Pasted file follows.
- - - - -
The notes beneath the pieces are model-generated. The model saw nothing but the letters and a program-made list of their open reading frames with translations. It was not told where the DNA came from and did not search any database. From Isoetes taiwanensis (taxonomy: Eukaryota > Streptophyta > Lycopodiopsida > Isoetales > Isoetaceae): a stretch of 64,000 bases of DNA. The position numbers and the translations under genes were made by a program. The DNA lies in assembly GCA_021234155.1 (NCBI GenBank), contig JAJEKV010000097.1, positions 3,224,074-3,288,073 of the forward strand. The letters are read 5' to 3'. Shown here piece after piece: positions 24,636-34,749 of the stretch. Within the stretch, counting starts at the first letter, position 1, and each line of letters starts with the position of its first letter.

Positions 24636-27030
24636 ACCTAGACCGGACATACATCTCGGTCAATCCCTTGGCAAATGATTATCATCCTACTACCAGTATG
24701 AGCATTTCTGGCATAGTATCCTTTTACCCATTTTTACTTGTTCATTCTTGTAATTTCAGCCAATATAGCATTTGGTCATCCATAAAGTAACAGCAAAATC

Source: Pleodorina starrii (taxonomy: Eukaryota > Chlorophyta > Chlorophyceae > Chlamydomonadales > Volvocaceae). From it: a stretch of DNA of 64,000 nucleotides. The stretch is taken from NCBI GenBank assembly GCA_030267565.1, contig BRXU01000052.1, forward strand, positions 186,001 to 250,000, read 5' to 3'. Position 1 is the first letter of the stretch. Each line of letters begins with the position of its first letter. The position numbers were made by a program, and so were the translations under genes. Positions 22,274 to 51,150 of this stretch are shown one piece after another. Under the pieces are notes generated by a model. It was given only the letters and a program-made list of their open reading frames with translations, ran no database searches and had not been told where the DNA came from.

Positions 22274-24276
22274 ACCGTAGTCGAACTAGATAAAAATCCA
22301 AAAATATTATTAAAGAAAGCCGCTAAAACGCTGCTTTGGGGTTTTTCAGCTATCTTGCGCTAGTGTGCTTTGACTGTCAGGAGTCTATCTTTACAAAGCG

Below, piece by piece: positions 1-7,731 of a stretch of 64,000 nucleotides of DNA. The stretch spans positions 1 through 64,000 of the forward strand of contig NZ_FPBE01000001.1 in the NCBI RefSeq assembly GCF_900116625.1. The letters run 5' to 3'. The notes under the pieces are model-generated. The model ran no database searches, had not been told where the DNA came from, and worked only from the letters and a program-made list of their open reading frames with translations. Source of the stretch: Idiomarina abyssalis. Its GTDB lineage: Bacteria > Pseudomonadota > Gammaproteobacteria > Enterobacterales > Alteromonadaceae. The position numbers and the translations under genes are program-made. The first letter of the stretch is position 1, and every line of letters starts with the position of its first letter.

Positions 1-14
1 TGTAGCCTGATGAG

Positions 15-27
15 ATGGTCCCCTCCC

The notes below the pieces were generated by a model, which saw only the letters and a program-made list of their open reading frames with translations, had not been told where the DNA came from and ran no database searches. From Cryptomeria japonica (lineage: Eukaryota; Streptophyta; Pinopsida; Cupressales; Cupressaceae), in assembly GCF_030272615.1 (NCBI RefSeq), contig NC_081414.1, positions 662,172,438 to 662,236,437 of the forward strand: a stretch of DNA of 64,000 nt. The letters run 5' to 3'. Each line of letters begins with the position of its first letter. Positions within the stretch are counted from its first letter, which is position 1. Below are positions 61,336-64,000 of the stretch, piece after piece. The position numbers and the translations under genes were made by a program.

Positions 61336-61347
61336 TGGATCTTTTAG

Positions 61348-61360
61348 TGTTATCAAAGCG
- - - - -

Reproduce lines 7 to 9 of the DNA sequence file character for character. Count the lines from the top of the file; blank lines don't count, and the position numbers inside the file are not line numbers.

22274 ACCGTAGTCGAACTAGATAAAAATCCA
22301 AAAATATTATTAAAGAAAGCCGCTAAAACGCTGCTTTGGGGTTTTTCAGCTATCTTGCGCTAGTGTGCTTTGACTGTCAGGAGTCTATCTTTACAAAGCG

Below, piece by piece: positions 1-7,731 of a stretch of 64,000 nucleotides of DNA. The stretch spans positions 1 through 64,000 of the forward strand of contig NZ_FPBE01000001.1 in the NCBI RefSeq assembly GCF_900116625.1. The letters run 5' to 3'. The notes under the pieces are model-generated. The model ran no database searches, had not been told where the DNA came from, and worked only from the letters and a program-made list of their open reading frames with translations. Source of the stretch: Idiomarina abyssalis. Its GTDB lineage: Bacteria > Pseudomonadota > Gammaproteobacteria > Enterobacterales > Alteromonadaceae. The position numbers and the translations under genes are program-made. The first letter of the stretch is position 1, and every line of letters starts with the position of its first letter.